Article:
Competition for good people is on! Anyone with basic skills can get an offer of good money as a result of the current resources and energy boom. The challenge of recruiting and retaining high performing people is again at the top of the agenda for managers and HR directors.
Engaging people in their work is one of major solutions companies are trying out to retain good people. What engagement actually is can be unclear and some managers question whether it really provides benefits to the company.
Employee engagement has been defined as; “an individual’s involvement with, satisfaction and enthusiasm for the work he or she does.” Hewitt and Associates define engagement as “the state of emotional and intellectual involvement in a group or organisation, that is, the extent to which an organisation has captured the ‘hearts and minds’ of its people”. In short, an engaged employee is one with a positive attitude towards the organisation and its values and a desire to improve performance for the benefit of the organisation.
Does getting employee ‘engaged’ benefit the company? A study of 8000 business units in 36 companies found that employees with above average engagement had higher levels of customer satisfaction, were more productive, had higher profits and had lower levels of turnover and accidents than other companies. A global brewing company found engaged employees were five times less likely to have safety incidents and when incidents did occur it was much less serious and costly for an engaged employee than a disengaged employee. Another study showed that employee engagement results in greater ‘Total Shareholder Return’. The link between engagement and business results provides a good business case for increasing employee engagement
But the bad news is that engagement is a real concern for most organisations since surveys indicate that only around 15 to 30% employees are engaged in their work.
Engagement is generally agreed to consist of the following factors:
1. Dedication; commitment to the work and organisation
2. Absorption/attachment: identifying with and feeling of belonging to the company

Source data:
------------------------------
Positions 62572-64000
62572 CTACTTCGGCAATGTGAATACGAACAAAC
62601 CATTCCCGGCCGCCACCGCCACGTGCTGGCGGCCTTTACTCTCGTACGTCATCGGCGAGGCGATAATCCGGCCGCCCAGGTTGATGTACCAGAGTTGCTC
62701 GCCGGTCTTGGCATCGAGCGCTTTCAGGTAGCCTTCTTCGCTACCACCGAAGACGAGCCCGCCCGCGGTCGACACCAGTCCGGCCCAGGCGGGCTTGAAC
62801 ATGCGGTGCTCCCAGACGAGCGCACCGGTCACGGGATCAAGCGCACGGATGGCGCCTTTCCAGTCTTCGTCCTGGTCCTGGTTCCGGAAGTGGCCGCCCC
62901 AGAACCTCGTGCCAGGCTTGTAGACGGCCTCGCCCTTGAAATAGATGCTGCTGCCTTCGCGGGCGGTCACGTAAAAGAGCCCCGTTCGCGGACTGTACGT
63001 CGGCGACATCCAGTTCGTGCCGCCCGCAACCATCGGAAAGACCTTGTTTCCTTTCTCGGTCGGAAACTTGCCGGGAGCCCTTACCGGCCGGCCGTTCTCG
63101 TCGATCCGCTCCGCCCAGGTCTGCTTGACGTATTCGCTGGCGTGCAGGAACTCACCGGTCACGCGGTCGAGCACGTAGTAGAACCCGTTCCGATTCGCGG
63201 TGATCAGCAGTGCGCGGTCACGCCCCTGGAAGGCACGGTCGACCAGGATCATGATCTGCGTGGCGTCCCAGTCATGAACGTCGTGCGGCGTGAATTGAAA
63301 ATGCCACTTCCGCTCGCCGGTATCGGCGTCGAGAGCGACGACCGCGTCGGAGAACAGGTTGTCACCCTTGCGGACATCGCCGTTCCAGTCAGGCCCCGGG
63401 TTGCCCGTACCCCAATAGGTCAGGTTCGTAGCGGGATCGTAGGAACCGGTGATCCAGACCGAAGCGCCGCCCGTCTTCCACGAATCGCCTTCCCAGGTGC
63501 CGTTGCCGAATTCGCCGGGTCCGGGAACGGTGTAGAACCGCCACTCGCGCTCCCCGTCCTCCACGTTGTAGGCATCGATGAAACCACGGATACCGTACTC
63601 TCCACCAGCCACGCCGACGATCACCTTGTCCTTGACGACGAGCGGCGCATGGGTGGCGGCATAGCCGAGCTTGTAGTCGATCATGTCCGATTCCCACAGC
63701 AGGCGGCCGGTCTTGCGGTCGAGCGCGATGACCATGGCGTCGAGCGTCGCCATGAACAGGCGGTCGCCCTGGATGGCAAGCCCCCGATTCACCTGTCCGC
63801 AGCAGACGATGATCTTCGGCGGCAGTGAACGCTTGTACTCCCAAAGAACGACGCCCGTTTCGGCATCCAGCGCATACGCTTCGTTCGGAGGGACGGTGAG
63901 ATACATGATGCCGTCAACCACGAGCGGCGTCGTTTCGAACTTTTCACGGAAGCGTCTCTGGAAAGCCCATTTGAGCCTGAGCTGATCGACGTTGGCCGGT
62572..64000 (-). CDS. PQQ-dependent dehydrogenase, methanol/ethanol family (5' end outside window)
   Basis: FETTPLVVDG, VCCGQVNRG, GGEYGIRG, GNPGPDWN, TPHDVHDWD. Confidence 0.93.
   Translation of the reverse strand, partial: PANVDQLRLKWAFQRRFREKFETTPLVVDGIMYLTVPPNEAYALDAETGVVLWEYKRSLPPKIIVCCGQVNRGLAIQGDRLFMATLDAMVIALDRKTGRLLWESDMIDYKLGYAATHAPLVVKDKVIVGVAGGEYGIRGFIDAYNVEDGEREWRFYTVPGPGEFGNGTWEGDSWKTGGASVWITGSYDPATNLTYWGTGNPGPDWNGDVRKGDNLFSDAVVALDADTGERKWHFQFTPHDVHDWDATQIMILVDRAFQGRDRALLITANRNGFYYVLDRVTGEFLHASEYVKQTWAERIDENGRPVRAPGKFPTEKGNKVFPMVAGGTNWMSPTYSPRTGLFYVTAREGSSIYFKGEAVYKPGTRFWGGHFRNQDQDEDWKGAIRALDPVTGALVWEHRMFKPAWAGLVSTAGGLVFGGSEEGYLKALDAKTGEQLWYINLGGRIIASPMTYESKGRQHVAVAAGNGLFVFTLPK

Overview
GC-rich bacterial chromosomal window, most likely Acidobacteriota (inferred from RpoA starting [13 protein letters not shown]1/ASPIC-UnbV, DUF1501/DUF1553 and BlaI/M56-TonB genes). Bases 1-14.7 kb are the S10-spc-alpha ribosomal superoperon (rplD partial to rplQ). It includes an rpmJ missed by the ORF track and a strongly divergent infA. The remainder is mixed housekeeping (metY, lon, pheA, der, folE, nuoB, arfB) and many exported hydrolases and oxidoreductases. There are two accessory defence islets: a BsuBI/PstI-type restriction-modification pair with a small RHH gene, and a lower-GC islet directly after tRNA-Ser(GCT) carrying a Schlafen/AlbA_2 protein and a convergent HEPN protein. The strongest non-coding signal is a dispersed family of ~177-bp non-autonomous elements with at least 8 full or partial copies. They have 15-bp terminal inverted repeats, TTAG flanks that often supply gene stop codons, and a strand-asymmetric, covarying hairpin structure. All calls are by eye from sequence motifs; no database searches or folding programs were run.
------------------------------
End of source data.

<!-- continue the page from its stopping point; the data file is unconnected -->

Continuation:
3. Involvement: knowing what’s expected and able to have some say or control in your job
4. Vigour: putting energy and extra effort into the job
Most of these factors relate to the employees contribution to the organisation but more recent research has shown that full commitment is only obtained if the employee also; a) experiences positive feelings about themselves and their work and b) feel that the purpose of their work is worthwhile and satisfying.
So how can organisations engage their employees? The following is a brief list of ways to build employee engagement:
Good leadership; engagement starts with leaders who are supportive, who value individuals, and help them to develop a sense of place in the organisation
Communicate the purpose, direction and goals to each person and the role and contribution employee makes toward these.
Look after the well being of staff by ensuring that they are satisfied with their job and they feel they are providing a worthwhile contribution to the purpose of the organisation..
Ensure team processes, structures and rewards work for rather than against individual and team efforts
Regularly meet with each person to discuss their work and ask their opinion
Conduct sessions such as yoga, good diet and meditation to help staff maintain positive health and well-being
Recognise their efforts and team contribution
Recently we met one leader who, despite a highly compliance-driven culture, was keen to fully engage his employees in becoming a high performing team. He committed to doing these things with his team and was pleased to see the positive results in morale and productivity.
Doing these things is the beginning of what excellent leaders do to engage staff. Overall, engagement is about building an authentic workplace that has a passion to provide your customers with outstanding service and value.
Article Published in WA Business News 30 September 2010, p. 20
Dr Ron Cacioppe is the Managing Director of Integral Development, one of Perth’s most unique and experienced leadership and management consultancies. Ron is also Adjunct Professor at Curtin’s Australian Sustainable Development Institute.
Sarah Newton-Palmer is a senior consultant with Integral Development and an experienced leadership facilitator. She has held senior positions in Learning and Development for BHP Billiton, WorleyParsons and National Australia Bank. She holds a Masters in Business Leadership degree from Curtin University Graduate Business School, is a published author and has drawn on her extensive experience in a large range of Australia’s corporations to produce a new Integral development program called The Art of Real Work.